E3 06: The Legend of Zelda: Twilight Princess Hands-On
We go hands-on with Link and the Wii controller for the first time.
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LOS ANGELES--We got our first hands-on time with The Legend of Zelda: Twilight Princess for the Wii on the show floor at the Electronic Entertainment Expo today. The demo is the same that was shown during Nintendo's pre-E3 press conference on Tuesday. It takes you through a dusty canyon filled with platforms and a bunch of rather antagonistic imps.
The demo began with some simple combat training. You use the analog stick on the left-hand nunchaku controller to move Link around. He is guided by a floating black spirit that comes up out of his shadow.This shadow helper could also be called upon at any point during the demo by tapping up on the D pad, at which point he would either give general advice or specific pointers, depending on where Link was at the time. Using the Z button on the front of the nunchaku to lock onto a practice dummy, we were able to mash on the A button on the Wii remote to perform sword slashes. We were also able to perform Link's spinning slash attack by flipping the nunchaku to the left and right, which took a bit of getting used to, since you really have to put some force behind your movements to produce the spinning attack.
From there we moved forward, dispatching a group of imps with our sword when a rain of arrows came down on us from a group of imps on a raised platform that was out of our reach. Here we had to use Link's bow and arrow to take care of these archers, which was done by simply holding down on the D pad on the remote, aiming with the remote itself, and then letting go of the D pad to fire an arrow. The point-and-shoot mechanic here was fairly intuitive, though we found the aiming to be fairly touchy, and it took a few tries before we were able to hit the imps.
We were then presented with our first Zelda-style puzzle, which consisted of a large stone door with four small turbines mounted on pillars and a series of markings on the floor. By pressing right on the D pad, we were able to bring up Link's boomerang, which could be aimed much like the bow and arrow. However, when we pointed the aiming reticle at each of the four turbines, we could then tap the B button on the underside of the remote to "paint" them in succession. Letting go of the D pad then caused the boomerang to create a whirlwind that would hit each turbine in the order in which we originally targeted them. This didn't produce the effect of opening the stone door that we had hoped it would, as it seemed we weren't hitting the turbines in the correct order.
After trying a few more times, we decided to explore the level's alternate path. When you are simply running Link around with the analog stick, the remote causes a glowing sprite to move around the screen, and we were able to select the item bar on the left-hand side of the screen, which brought up a menu that would allow us to assign different items to the left, right, and bottom directions on the D pad. One of the items we had at our disposal was the claw grip, which we pointed at a metal grating across the level, which then took Link flying across the level to cling to the side of the metal grating. After pillaging some rupees from a treasure chest, then slicing up a handful of imps and using our rapidly improving archery skills to take care of a few others, we went through a large circular door, which brought us to the second area of the demo.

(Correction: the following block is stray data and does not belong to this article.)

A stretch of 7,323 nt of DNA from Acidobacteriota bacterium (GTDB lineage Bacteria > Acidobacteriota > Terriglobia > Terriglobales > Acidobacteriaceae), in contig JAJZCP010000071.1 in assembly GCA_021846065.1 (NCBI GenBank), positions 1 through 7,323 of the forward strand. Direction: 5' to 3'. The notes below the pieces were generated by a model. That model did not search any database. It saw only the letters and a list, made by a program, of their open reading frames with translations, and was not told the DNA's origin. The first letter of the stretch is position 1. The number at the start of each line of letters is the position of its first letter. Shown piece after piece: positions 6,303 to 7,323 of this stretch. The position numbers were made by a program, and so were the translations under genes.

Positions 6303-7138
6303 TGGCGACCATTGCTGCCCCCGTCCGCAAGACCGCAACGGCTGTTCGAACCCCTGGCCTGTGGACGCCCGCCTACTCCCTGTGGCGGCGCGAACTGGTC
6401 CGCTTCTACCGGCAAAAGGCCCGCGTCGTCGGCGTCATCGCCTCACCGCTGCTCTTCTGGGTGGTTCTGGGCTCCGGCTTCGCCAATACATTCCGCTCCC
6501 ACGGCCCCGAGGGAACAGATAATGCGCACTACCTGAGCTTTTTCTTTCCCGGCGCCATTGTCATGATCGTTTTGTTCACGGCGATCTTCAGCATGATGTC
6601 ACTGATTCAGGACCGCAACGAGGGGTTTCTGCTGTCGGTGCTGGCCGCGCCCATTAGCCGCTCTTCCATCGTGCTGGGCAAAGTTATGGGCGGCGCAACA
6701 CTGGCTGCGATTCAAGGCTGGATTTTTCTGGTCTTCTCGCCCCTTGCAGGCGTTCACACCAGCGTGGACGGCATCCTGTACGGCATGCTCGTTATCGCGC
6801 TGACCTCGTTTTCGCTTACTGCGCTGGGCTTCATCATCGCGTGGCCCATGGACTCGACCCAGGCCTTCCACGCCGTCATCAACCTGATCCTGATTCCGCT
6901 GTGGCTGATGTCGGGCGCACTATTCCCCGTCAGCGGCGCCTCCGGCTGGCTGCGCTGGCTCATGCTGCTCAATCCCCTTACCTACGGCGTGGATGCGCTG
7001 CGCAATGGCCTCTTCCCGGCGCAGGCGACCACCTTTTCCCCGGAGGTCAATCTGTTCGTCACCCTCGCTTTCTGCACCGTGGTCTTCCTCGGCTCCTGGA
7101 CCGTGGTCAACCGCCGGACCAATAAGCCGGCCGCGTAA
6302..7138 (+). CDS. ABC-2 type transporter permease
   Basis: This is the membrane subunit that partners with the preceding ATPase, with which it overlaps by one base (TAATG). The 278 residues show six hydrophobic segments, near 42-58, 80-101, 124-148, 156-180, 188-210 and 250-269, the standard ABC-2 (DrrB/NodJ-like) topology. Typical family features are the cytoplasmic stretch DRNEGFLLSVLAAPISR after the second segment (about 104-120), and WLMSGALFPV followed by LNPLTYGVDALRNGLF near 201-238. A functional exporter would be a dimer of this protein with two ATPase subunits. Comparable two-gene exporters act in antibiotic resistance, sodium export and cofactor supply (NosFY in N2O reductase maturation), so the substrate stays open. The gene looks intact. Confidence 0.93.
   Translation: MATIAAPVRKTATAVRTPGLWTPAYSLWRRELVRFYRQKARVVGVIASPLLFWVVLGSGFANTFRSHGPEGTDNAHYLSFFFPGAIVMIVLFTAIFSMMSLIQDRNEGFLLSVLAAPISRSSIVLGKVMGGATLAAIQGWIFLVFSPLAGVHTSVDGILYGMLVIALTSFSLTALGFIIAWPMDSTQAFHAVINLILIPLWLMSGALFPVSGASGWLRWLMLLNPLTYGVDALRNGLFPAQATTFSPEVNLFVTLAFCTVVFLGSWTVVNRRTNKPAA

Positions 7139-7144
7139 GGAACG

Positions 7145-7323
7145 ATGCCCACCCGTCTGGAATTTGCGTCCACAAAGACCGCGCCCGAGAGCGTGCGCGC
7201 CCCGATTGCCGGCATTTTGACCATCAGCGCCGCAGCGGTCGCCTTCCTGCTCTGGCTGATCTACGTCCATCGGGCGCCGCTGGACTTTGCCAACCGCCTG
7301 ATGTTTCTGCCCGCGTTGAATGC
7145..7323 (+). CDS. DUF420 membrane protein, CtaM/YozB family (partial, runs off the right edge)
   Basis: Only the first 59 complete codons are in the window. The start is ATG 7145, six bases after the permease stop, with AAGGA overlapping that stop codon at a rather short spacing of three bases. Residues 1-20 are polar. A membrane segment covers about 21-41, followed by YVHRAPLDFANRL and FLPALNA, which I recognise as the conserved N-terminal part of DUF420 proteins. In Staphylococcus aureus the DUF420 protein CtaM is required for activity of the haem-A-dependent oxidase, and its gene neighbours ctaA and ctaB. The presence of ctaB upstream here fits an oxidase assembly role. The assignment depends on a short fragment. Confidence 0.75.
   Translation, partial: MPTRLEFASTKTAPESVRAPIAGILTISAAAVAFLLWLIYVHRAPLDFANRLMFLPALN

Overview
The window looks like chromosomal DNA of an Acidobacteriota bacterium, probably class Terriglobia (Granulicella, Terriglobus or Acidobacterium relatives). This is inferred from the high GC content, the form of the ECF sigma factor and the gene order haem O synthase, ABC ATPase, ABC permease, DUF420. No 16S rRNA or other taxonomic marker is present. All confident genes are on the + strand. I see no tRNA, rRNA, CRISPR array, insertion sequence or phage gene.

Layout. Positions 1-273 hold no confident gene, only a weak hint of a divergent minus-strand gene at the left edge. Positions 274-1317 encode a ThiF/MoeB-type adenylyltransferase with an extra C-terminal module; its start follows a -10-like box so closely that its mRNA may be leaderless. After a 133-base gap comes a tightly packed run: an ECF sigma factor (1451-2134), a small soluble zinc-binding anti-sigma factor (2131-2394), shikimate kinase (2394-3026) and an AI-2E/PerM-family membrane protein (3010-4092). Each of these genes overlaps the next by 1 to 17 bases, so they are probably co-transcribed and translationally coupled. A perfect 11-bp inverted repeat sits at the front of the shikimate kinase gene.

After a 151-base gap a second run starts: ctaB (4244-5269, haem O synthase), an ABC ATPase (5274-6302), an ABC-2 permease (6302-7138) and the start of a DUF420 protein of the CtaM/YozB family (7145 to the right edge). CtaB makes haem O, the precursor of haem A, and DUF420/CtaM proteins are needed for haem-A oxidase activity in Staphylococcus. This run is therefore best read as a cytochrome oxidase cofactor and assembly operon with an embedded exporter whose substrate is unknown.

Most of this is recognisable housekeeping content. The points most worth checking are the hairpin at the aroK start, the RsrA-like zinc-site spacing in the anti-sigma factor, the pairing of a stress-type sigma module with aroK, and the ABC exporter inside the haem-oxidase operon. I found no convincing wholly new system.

After immediately leaping off a platform into a pit of rather uncomfortable lava, we ran around for a bit, enjoying more of Link's swordplay when we encountered a raised bridge supported by a pair of ropes. Unfortunately, we had spent a bit too much time with the turbine puzzle earlier, and the time-limited demo ended before we could get much further. Knowing what we know now, we're definitely eager to go back later and make a more expedient effort through the beginning parts of the demo.
Our initial feeling of the demo is that, despite the very unusual controls, the game definitely felt like the 3D Zelda that we've come to know through Ocarina of Time and The Wind Waker. That said, the controls were also quite dense, with virtually every button on both parts of the controller used, and since this was the first Wii game we were able to get our hands on, the whole experience took a bit of getting used to. Graphically, the demo was running in a widescreen aspect ratio and generally felt like a rather high-end GameCube game. While the newly revealed speaker feature in the Wii remote was one of the more interesting revelations during the Nintendo press conference, the cacophony in the Nintendo booth made it difficult to tell if any sounds were actually coming out of it.
Before we had to part ways with the Twilight Princess demo, we also very quickly checked out the second half of the demo, which consisted of a fishing game. With Link sitting in the front of a canoe and a female guide riding in the back, we used the analog stick to paddle out into the middle of a sizable lake, then pressed a button to bring out our fishing pole. Holding the A button while raising the remote up and back, we then whipped it forward and released the A button simultaneously, which caused our line and lure to fly out into the water. The A button again was used to draw the line back in slowly, or if we didn't feel like waiting, we could press down on the D pad to reel it in quickly. We tossed the line out a few more times, and even though we didn't get any actual bites on the line, what we experienced with the fishing felt extremely natural and was a good pantomime of actually throwing out a fishing line.
Though we struggled through portions of it, we remain eager to get back and play more of The Legend of Zelda: Twilight Princess and explore more of the demo.